Power and precision to the movements of the limbs.
Deep Front Line (DFL):
Through the pelvis, the DFL has an intimate relationship at the hip joint and relates the pulse of breathing and the rhythm of walking to each other.
The DFL plays a major role in the body’s support:
– lifting the inner arch
– stabilizing each segment of the legs
– supporting the lumbar spine from the front
– stabilizing the chest while allowing the expansion and relaxation of breathing
– balancing the fragile neck and head
Lack of support, balance, and proper tonus of the DFL will produce overall shortening of the body and encourage collapse in the pelvic and spinal cord.
No primary movement function (plays more of a stability function).
Lateral Line (LL)
Traverses each side of the body from the medial and lateral midpoint of the foot around the outside of the ankle and up the lateral aspect of the leg and thigh, passing along the trunk in a “basket weave” pattern to the skull near the ear.
The LL functions posturally to balance front, back, and bilaterally to balance left and right. Also mediates forces among the other superficial lines (SFL, SBL, Arm, Spiral).
Creating lateral bend (lateral flexion of the trunk, abduction at the hip, eversion at the foot), and functions as an adjustable “brake” for lateral and rotational movements of the trunk.
Refer to pages 147-161 of my #1 National Bestselling book “The Cellulite Myth” for detailed photos demonstrations and instructions!
FasciaBlasting Tips and Best Practices
Start with FasciaBlasting each zone for about 2-5 minutes. Any single area can be worked on for up to 10 minutes. Click here for tutorials!
Watch this video to learn how much pressure to apply with the FasciaBlaster®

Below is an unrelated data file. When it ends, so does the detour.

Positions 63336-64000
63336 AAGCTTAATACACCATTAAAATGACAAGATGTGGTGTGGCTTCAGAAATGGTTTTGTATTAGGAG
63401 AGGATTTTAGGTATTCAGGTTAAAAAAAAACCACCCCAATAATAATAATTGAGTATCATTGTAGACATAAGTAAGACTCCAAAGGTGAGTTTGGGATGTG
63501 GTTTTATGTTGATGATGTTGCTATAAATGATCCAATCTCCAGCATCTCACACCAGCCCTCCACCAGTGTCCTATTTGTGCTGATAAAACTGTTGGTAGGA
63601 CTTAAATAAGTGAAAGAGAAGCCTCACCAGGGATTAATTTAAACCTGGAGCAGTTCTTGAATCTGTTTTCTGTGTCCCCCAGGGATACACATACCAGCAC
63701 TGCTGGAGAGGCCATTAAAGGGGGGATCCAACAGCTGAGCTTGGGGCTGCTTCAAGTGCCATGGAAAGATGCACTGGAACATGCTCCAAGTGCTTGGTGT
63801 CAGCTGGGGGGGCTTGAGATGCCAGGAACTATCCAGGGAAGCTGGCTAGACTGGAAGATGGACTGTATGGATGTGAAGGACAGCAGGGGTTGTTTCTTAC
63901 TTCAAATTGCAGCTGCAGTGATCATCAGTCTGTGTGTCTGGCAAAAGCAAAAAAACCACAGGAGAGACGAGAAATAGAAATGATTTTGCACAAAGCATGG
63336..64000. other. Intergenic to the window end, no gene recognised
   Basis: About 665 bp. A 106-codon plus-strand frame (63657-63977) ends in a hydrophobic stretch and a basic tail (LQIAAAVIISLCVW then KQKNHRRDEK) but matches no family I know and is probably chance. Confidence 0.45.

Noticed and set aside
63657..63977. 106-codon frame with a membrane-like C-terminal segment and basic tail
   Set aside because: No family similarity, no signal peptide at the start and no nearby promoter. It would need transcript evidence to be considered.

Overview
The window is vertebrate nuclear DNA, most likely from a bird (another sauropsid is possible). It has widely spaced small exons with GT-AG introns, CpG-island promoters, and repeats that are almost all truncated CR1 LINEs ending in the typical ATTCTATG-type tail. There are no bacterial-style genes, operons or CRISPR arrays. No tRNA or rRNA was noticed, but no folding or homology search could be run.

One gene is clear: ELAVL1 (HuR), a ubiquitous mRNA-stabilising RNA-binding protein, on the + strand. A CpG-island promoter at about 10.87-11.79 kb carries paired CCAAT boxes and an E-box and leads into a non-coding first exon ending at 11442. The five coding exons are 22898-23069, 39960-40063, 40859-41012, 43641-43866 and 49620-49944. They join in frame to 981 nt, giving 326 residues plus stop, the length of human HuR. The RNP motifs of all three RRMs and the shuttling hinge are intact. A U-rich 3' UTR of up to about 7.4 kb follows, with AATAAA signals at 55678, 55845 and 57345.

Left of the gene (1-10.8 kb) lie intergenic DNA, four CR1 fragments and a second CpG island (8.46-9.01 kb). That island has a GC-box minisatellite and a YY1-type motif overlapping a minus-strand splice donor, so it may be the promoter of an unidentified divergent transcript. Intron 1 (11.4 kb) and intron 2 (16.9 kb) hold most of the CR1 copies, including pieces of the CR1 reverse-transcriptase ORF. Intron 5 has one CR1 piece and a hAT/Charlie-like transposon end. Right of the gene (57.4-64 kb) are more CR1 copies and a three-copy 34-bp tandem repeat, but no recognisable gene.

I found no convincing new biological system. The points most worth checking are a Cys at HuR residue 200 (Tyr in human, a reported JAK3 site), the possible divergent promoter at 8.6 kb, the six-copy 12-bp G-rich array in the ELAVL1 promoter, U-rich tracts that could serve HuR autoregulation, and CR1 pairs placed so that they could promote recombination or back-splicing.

You can also use this disarming technique for any sensitive or painful areas:
It’s so important to FasciaBlast your whole body! Since the lines of fascia are connected all throughout our body, tight fascia in one area may cause pain, tension, or restriction in another! While you may not be able to do a full body session every day, you can alternate areas every few days (pick several zones to do 1 day and several zones the next day, etc.). If you only want to focus on your trouble areas (where you have the most “dimples” or adhered fascia), you can work on them more often (providing the area is not sore or bruised). Click here for tutorials
Initially, you might experience light to severe bruising after FasciaBlasting – this is normal! Wait a few days for the bruises to heal and until they are no longer painful before you FasciaBlast the area again. Read “The News on the Bruise” for more information! I also came out with an amazing “After Blaster Cream” that contains high-quality arnica to help with recovery!
For best results, heat up internally with 10-15 minutes of cardio and then use an external heat source while FasciaBlasting – such as a sauna, hot bath or shower, heating pads, a room heater, sauna suits, etc. Heat helps put the fascia in a more receptive state for optimal treatment.
The FasciaBlaster® should be only used on bare skin with a “slippery” oil that doesn’t absorb. I personally prefer my own Blaster Oil® as it’s designed specifically for FasciaBlasting and is compounded with 3 algaes that have shown to burn stored fat which helps with the visible reduction of cellulite.
After FasciaBlasting, we recommend flushing, which is a brisk, up and down massage motion that aids in recovery. For best results, use the After Blast Cream™ which contains high-quality arnica and other ingredients to help speed up the recovery process.
Here is a sample FasciaBlasting schedule:
(Note: you can modify this regimen to fit your schedule. Right-click to “Save Image to Downloads” and print out the schedules)
For more step-by-step guidelines please read: